We cannot allow the drift to continue. At some point in the very near future, we will need to have Ministers. If they are not Northern Ireland Executive Ministers—we and other parties want them to be, but Sinn Féin is blocking that—they will have to be Ministers from here. They will have to take decisions, because we cannot allow the economy or Northern Ireland to drift. We will work with them in this place to ensure that the good governance of Northern Ireland continues, alongside Northern Ireland politicians in a consultative role back home at Stormont.
Let us get on with the job of removing the new preconditions and demands that Sinn Féin has set out since December. Let us get on with the job of governing Northern Ireland from Stormont. If that is not possible, we must get on with the job from here, in consultation with our politicians back home.
I commend my right hon. Friend for his pragmatic, diplomatic and calm approach to the negotiations, and I commend the Prime Minister for placing trust in him and getting involved when required to assist in getting the process under way. Will he confirm that he will cease this legislation immediately the parties agree to form an Assembly and a proper devolved Government in Northern Ireland; and that while he has the powers in the legislation, he will take input from the Northern Ireland parties to ensure that spending decisions are made in the best interests of the people of Northern Ireland?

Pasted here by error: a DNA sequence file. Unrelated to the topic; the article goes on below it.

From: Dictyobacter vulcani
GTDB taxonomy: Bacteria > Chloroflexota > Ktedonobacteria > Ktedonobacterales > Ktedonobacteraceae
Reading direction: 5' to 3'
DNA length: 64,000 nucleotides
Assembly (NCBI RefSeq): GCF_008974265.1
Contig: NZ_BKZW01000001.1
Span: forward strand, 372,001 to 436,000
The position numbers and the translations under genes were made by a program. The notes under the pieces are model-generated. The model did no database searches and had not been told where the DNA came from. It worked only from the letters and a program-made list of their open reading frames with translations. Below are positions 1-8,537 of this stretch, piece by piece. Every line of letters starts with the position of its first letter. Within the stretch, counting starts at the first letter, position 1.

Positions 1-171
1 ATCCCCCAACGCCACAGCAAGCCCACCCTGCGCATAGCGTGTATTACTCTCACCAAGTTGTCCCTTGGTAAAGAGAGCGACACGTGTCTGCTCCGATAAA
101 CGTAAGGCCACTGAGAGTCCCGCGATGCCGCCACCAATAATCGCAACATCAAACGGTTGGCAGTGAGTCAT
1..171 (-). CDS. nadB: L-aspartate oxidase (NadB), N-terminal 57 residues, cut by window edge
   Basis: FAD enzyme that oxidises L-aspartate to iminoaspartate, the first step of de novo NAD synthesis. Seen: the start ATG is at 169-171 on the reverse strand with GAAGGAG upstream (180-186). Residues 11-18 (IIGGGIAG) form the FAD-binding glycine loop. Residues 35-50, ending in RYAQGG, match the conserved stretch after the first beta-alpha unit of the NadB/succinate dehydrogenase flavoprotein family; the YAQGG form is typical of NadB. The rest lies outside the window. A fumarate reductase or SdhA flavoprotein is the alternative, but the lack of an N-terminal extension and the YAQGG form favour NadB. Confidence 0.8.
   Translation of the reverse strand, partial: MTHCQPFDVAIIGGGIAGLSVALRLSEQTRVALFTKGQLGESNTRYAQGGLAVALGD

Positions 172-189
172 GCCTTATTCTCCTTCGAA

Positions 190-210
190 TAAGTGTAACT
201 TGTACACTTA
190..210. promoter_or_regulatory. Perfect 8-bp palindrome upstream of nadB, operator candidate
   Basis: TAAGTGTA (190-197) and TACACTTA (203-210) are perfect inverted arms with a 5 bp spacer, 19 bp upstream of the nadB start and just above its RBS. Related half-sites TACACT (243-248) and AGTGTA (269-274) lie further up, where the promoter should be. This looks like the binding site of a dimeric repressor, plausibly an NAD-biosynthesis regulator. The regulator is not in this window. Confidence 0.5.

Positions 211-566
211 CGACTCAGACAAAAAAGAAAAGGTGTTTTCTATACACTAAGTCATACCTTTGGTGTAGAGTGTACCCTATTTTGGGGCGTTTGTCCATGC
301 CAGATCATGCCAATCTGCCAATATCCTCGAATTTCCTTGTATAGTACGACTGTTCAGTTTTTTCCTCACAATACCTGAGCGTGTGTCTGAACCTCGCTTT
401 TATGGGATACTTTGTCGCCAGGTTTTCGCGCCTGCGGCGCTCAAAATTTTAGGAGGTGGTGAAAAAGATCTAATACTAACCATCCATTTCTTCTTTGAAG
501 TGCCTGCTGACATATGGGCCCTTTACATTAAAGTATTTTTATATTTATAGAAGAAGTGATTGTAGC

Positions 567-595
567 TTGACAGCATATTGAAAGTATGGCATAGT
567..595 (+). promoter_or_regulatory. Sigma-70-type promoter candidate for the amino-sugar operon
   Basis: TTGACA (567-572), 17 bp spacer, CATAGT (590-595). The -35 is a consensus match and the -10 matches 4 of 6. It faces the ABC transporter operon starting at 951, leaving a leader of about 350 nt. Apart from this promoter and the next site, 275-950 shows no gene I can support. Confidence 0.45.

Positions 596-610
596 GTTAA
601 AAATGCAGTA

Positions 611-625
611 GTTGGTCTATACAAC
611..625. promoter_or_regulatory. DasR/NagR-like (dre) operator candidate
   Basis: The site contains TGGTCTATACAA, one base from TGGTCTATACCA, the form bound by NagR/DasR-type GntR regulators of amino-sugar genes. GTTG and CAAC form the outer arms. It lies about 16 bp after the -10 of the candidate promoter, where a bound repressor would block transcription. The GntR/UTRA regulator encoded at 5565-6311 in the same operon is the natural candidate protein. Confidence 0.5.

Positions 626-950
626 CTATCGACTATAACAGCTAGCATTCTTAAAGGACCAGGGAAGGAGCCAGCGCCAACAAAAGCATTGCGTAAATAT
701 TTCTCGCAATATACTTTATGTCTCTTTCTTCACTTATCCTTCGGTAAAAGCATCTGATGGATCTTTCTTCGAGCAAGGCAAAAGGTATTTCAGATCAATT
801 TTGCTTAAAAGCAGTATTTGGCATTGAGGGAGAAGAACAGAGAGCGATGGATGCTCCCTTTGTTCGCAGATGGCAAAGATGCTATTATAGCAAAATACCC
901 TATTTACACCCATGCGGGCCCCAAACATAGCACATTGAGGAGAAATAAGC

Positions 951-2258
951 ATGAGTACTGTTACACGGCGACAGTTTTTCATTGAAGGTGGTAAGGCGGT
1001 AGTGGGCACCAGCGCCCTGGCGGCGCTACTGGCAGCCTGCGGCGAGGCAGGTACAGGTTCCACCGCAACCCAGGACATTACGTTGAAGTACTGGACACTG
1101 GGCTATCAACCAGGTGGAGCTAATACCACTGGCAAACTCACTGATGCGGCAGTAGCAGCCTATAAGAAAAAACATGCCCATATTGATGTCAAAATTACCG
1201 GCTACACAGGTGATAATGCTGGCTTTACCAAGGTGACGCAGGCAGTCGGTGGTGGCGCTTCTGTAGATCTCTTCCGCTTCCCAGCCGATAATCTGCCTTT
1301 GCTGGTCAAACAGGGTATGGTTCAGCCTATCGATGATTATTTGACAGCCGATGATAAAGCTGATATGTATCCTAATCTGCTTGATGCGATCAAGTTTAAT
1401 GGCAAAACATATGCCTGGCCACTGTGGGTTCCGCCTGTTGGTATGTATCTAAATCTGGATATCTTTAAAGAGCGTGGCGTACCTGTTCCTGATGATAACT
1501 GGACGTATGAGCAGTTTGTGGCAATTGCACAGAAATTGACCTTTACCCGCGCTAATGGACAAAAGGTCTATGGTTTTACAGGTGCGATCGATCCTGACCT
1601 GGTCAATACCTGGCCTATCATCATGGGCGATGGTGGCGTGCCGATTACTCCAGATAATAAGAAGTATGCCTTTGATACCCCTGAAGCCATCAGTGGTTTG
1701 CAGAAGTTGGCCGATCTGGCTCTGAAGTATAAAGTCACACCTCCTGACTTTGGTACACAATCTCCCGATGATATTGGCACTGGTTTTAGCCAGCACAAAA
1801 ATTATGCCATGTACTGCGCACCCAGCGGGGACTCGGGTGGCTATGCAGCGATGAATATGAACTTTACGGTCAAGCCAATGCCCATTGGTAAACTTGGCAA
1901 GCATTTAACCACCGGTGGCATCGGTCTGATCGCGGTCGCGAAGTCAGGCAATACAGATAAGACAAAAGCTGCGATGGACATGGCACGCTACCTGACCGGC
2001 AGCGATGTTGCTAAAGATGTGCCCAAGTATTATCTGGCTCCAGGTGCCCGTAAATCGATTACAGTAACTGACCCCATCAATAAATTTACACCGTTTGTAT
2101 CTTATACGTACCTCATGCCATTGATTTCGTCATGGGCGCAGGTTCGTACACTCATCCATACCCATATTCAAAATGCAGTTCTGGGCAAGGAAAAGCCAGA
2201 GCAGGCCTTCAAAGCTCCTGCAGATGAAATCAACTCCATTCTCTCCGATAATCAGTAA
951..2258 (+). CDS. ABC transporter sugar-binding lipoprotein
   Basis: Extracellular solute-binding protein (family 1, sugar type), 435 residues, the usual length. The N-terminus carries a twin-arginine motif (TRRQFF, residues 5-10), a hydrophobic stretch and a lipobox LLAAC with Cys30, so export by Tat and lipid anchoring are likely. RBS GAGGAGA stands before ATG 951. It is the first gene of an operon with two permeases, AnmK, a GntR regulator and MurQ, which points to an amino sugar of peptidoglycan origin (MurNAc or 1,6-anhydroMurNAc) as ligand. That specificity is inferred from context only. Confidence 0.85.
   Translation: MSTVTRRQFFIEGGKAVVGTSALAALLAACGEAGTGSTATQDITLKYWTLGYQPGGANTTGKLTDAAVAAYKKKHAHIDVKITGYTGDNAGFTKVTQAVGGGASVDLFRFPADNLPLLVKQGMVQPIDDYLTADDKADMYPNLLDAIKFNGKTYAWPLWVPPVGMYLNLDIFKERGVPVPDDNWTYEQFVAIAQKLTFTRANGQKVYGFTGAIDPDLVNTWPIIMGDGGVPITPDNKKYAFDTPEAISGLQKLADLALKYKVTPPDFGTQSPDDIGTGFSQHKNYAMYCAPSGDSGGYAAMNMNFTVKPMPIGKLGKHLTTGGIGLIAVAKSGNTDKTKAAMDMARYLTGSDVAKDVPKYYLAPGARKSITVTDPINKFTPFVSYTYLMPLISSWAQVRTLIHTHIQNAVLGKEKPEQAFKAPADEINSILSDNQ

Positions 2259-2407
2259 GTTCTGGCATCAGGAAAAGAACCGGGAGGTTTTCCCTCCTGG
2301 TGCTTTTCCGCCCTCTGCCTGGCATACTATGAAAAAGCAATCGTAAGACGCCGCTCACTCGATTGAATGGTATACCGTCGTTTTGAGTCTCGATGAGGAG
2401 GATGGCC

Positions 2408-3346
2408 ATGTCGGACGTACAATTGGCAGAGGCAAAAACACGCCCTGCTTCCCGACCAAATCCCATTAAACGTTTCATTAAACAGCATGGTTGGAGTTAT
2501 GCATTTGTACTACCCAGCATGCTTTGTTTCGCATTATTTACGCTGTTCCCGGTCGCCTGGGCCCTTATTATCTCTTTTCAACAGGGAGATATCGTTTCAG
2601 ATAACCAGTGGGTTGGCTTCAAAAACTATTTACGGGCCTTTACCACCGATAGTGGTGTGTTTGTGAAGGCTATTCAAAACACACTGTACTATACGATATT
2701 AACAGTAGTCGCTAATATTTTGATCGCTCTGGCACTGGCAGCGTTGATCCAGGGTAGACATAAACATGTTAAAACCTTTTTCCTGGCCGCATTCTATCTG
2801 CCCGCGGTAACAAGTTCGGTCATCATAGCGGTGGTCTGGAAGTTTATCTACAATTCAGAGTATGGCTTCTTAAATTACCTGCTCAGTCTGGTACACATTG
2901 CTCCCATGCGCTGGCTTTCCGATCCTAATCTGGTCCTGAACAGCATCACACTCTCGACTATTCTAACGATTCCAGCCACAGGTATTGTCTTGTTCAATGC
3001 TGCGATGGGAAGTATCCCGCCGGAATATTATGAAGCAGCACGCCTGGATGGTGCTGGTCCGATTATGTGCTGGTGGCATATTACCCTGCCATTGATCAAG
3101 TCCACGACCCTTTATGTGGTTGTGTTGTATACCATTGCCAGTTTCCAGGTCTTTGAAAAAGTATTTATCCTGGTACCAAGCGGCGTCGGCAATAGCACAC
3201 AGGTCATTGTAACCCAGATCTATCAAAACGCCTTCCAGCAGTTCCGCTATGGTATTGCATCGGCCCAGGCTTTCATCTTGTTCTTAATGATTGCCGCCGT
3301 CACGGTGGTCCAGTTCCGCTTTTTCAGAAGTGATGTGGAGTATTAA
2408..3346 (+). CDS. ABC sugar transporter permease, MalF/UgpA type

As one of the last direct rule Ministers, may I tell the Secretary of State that however engaging it is for those involved, direct rule is not a good form of government? I wish him well in re-establishing the Assembly in Northern Ireland. Will he indicate how the extra money agreed between the DUP and the Government is involved, and whether it is part of the budget settlement? If I were to table parliamentary questions about the details of the budget after it has been agreed, would he answer those questions, or will he find another mechanism of accountability?